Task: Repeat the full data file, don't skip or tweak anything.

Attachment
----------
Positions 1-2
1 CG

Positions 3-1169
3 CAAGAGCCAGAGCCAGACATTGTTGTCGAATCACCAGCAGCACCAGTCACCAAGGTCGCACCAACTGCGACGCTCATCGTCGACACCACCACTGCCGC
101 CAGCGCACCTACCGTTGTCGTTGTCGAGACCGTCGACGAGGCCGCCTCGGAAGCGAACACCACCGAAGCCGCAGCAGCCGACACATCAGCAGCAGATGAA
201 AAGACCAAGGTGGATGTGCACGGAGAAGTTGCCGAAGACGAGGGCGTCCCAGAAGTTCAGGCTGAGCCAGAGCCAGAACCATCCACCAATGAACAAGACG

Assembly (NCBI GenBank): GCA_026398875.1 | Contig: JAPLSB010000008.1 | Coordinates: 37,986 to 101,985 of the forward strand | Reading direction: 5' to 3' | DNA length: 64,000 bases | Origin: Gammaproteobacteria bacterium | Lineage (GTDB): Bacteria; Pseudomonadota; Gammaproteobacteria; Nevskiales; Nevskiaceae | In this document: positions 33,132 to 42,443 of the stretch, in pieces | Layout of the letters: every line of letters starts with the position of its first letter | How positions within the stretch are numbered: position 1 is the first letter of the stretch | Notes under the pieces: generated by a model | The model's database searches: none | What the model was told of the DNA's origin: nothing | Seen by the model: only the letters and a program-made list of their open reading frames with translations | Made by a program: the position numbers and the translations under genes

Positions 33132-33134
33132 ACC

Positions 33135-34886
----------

Positions 1-2
1 CG

Positions 3-1169
3 CAAGAGCCAGAGCCAGACATTGTTGTCGAATCACCAGCAGCACCAGTCACCAAGGTCGCACCAACTGCGACGCTCATCGTCGACACCACCACTGCCGC
101 CAGCGCACCTACCGTTGTCGTTGTCGAGACCGTCGACGAGGCCGCCTCGGAAGCGAACACCACCGAAGCCGCAGCAGCCGACACATCAGCAGCAGATGAA
201 AAGACCAAGGTGGATGTGCACGGAGAAGTTGCCGAAGACGAGGGCGTCCCAGAAGTTCAGGCTGAGCCAGAGCCAGAACCATCCACCAATGAACAAGACG

Assembly (NCBI GenBank): GCA_026398875.1 | Contig: JAPLSB010000008.1 | Coordinates: 37,986 to 101,985 of the forward strand | Reading direction: 5' to 3' | DNA length: 64,000 bases | Origin: Gammaproteobacteria bacterium | Lineage (GTDB): Bacteria; Pseudomonadota; Gammaproteobacteria; Nevskiales; Nevskiaceae | In this document: positions 33,132 to 42,443 of the stretch, in pieces | Layout of the letters: every line of letters starts with the position of its first letter | How positions within the stretch are numbered: position 1 is the first letter of the stretch | Notes under the pieces: generated by a model | The model's database searches: none | What the model was told of the DNA's origin: nothing | Seen by the model: only the letters and a program-made list of their open reading frames with translations | Made by a program: the position numbers and the translations under genes

Positions 33132-33134
33132 ACC

Positions 33135-34886